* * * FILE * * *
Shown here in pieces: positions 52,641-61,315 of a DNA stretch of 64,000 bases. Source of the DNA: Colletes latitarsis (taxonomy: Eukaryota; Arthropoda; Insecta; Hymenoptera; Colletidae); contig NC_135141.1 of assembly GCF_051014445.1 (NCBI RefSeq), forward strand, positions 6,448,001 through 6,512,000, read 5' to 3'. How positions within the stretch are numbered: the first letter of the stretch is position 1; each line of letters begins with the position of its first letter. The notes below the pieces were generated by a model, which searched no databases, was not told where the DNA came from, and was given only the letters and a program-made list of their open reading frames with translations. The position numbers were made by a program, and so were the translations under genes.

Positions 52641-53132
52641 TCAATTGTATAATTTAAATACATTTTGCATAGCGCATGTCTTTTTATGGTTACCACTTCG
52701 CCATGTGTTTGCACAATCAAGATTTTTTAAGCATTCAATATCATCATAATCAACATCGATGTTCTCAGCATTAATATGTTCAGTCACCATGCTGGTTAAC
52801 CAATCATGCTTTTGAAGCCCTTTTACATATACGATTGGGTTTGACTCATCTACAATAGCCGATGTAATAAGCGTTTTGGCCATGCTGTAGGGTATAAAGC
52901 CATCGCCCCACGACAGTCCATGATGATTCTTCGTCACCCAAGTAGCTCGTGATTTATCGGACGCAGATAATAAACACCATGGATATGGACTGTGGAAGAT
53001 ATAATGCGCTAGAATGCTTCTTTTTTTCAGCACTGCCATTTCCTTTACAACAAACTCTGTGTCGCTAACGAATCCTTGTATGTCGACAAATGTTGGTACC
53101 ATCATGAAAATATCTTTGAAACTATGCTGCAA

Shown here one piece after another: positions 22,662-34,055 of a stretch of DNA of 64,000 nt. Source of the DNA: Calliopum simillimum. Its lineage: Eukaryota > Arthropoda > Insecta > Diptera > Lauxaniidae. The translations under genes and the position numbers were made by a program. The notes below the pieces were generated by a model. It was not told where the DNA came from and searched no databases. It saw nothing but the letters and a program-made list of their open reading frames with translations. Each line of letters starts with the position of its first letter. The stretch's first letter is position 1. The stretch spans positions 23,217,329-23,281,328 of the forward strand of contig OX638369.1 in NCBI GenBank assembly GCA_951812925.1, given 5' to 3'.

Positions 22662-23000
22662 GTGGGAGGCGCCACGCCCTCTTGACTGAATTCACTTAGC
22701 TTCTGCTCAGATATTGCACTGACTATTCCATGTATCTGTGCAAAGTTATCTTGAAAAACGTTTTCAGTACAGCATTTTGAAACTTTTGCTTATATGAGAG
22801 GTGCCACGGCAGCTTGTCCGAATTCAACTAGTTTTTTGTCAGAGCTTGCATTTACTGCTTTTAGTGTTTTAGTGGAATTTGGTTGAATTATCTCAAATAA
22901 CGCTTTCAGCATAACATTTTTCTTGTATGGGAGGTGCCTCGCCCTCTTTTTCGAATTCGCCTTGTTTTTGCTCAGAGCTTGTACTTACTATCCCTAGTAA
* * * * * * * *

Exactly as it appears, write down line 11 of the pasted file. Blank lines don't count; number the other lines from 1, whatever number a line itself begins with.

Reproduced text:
22662 GTGGGAGGCGCCACGCCCTCTTGACTGAATTCACTTAGC